Erik, what do TPx customers really get with our Managed Firewalls and Managed SD-WAN solutions?

For Managed Firewalls, our security specialists monitor customers’ firewalls 24/7 in our own SOCs (Security Operations Centers) to make sure the firewalls are up and operating.  In case it’s down, we open a ticket and engage the customer to make sure it isn’t an ISP issue.  If it’s the ISP, then we work internally to make sure there isn’t an issue with our circuit.

When we provision the firewall, we make sure it is provisioned properly and that it adheres to best practices.  We make all the necessary changes but keep the old configurations, with the new configurations being stored off-site in case there is a need for an audit or for disaster recovery.

If any vulnerabilities are discovered (not common, but can happen), then we update the firmware to close off the vulnerability.  If there are bugs, we work to resolve them.  If the hardware has issues, we work to get the hardware replaced.  The customer never needs to notify the vendor – we do that for them.  If any scans or compliance issues come up, we help resolve those with the customer.

If there is an issue on the network, we troubleshoot for the customer to best determine where the problem is.  We also provide reports about what is happening on the customer’s network – for instance, what their web usage looks like.  With the MSx Optimum Firewall service, we maintain customer traffic logs for 4 months.

All of these things can happen at any time – day or night.  If a customer wants to make a change or just has a question, they can open a service ticket, send an email, or call the SOC team to speak with someone.

When we are managing a third-party circuit, since we are an authorized contact, TPx can open tickets if there are problems with the circuit and can work with the provider to troubleshoot the issues. This way the customer only has one company to contact and doesn’t have to lose time by dealing with multiple parties.

Can you share some more benefits of managed services?

We deal with most issues that come up, which frees up the customer to concentrate on other areas.  In general, this is what managed services is all about.  An IT person may have general knowledge in all areas but not really specialize in one single area.  TPx has experts in all areas that we manage, and we have the systems in place to offer enterprise-level services that would otherwise not be available to smaller businesses.  Instead of hiring expensive IT people that are hard to find these days, customers can look to us to do this work.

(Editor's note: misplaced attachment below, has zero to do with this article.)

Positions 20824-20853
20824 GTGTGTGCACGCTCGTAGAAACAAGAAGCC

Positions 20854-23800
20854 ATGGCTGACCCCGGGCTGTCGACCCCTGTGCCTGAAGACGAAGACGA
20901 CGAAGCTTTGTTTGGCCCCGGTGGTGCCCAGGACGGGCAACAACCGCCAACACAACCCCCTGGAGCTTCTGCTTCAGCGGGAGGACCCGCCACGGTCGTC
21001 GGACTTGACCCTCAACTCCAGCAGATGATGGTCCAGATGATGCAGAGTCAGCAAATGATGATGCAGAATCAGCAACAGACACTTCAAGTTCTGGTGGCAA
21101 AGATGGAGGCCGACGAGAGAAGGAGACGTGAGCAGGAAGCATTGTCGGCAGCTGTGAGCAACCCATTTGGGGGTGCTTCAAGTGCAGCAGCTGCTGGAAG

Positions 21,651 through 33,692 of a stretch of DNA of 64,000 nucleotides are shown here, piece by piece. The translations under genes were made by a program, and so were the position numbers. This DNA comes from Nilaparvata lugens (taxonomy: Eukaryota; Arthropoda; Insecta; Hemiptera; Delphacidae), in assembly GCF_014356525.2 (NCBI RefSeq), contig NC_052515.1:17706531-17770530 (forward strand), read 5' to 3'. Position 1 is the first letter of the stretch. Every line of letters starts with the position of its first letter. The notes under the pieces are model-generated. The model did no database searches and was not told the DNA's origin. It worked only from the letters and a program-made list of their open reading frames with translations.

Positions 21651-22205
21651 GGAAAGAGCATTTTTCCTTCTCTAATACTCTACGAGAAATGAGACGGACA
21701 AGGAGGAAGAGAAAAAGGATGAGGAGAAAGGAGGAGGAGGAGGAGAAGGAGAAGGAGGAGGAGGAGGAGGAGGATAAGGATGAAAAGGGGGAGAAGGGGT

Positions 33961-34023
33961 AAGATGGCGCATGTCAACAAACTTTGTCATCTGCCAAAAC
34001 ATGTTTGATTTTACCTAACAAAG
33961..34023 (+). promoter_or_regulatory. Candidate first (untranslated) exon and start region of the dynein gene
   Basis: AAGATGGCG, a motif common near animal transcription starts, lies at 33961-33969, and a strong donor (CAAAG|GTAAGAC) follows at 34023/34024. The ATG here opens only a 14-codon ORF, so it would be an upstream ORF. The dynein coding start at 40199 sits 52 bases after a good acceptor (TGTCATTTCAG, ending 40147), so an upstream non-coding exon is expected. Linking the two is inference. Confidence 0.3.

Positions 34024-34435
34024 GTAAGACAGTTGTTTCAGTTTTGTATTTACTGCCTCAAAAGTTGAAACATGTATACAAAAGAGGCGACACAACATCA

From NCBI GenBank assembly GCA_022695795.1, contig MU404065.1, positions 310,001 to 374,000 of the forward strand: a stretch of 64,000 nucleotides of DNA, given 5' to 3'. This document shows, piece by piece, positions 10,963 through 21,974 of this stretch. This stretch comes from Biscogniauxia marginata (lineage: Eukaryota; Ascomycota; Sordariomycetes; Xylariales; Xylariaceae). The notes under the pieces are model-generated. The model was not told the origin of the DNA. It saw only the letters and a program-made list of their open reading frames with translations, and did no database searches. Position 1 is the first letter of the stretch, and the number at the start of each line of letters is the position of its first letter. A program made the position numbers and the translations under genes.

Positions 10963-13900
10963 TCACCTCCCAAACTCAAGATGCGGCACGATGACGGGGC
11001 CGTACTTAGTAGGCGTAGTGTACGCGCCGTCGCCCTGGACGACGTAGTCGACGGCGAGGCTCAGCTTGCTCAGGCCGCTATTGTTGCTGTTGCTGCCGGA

Why should businesses choose TPx over other Managed Services Providers?

TPx is large enough to get the job done right and agile enough to get it done on time. TPx puts an emphasis on using market-leading technology while providing excellent customer service around the clock. Our services portfolio is designed to be a one-stop-shop for IT and security, so customers can eliminate the complexity and headaches that come with dealing with multiple vendors. Very few providers in the U.S. can offer a product portfolio scope of a nationwide managed services carrier like we do. Our trained and experienced staff watches over our customers 24/7/365 so that if an issue arises, it is resolved quickly and effectively. Our solutions are designed to provide enterprise-level quality and customization without an enterprise price tag.  We offer incredibly flexible cost options for customers, based on their service level needs and service commitment lengths.

 

Thanks for your insights, Erik!

You may feel overwhelmed with all the cybersecurity and IT pressures of today’s digital environment, but there is a light at the end of the tunnel. Let us give you a hand with your IT and security – schedule a free consultation with our specialists or call 888-407-9594.

 

About the Author

Lucie Hys is a Senior Product Marketing Manager at TPx. She is currently leading the marketing efforts for the company’s MSx suite of managed services. She has been working in marketing for more than 9 years, with the last four focusing on the cybersecurity industry. Lucie graduated with an MBA from Florida Gulf Coast University. In her spare time, she is an avid fitness enthusiast and a passionate traveler.